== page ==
Update: As announced, the iPhone is to be activated with iTunes, in the comfort of your own home/office/local Starbucks. So much for the unboxing anxiety.
You've saved your pennies, and then thought better of the whole penny-centric strategy. You've moved on to cashing in your savings bonds. You've figured out which AT&T store is furthest off the beaten track. (Google Earth has a suggestion -- try Key West, FL.) You've considered the delicate balance between on-queue caffeine intake and the likelihood of line jumping when you dodge out to the restroom. You've planned, thought, considered, and strategized pretty much everything about getting your hands on that iPhone.
But have you considered whose hands will handle it before you do? Well, have you? Reader Chris Freitag, a fan of the Apple unboxing experience, had a panic attack earlier today and did the only reasonable thing. He told us about it.
A horrible, terrible thought crept into my head today as I fantasized about what it will be like to actually get to the counter of my local Apple Store the evening of June 29 and finally get my hands on my iPhone.
What if the first hands to touch *my* iPhone aren't my hands?
Unfortunately, judging by comments on Erica's post, the contract and activation process will almost certainly involve hands-on time with store personnel. Unless Apple's magic mojo arrangement with AT&T includes online contract setup and number porting via iTunes (now that would be quite a trick) it looks like the first hands on your iPhone won't be yours.
I've been a Cingular customer for over 3 years, and every single time I have purchased a new phone the customer service rep opens the box, removes all of the plastic wrapping from the phone, battery, and battery cover. They put the SIM card into the phone, power on the phone, then proceed to futz with the phone for a few minutes while they're setting it up. This has never been an issue for me because I have never had an attachment to the packaging nor to the product being opened. I like cool new phones but none of them have ever had much of an emotional impact on me.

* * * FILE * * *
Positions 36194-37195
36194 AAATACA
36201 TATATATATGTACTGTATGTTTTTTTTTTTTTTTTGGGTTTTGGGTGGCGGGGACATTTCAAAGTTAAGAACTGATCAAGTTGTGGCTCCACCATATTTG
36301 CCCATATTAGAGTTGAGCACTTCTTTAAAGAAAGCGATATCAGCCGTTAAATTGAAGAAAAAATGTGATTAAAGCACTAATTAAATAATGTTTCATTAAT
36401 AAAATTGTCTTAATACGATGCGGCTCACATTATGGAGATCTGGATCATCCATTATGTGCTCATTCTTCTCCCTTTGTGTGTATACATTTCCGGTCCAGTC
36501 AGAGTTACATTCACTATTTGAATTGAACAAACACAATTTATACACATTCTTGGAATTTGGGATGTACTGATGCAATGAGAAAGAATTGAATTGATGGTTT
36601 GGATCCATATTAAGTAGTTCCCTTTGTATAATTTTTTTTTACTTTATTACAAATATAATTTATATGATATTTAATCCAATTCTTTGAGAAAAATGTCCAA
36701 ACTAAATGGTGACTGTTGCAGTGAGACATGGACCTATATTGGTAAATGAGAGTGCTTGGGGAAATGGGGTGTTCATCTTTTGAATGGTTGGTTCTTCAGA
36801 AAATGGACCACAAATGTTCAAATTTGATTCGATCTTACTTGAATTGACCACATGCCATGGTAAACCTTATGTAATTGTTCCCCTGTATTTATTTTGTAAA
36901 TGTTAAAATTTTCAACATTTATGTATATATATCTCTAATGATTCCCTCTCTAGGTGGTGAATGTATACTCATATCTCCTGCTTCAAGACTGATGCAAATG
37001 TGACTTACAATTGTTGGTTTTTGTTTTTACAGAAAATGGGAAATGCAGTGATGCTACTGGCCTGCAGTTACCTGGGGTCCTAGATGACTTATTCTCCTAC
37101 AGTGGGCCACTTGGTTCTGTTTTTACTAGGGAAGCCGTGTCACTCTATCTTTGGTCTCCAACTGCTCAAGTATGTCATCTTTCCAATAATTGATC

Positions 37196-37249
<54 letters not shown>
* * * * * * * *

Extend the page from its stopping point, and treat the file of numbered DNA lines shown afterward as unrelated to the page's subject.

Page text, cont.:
Now compare that with Apple products. If you're as into Apple products as I am, then you understand what it means to come home with your shiny new Apple toy and open the packaging. The good folks at Apple always take such great care in packaging that it is a true joy to open the products. Everything about the presentation just leads you to that moment when you actually utter the word "whoa" as you finally get to the product you've lusted after for so long. It is without fail sleeker, smaller, slimmer, and sexier than any picture could convey. It's part of the Apple experience.
And if an AT&T employee unwraps all of that Apple-designed packaging goodness right in front of me, and then mauls my new iPhone with their grubby mitts, I'm going to lose it right there at the store.
Chris, we feel your pain.
Update: Some readers have suggested that buying the iPhone at an Apple Store will be a closed-box transaction; you would then have to take the iPhone to an AT&T store or activate over the air. We don't yet know for sure how any of this is going to work.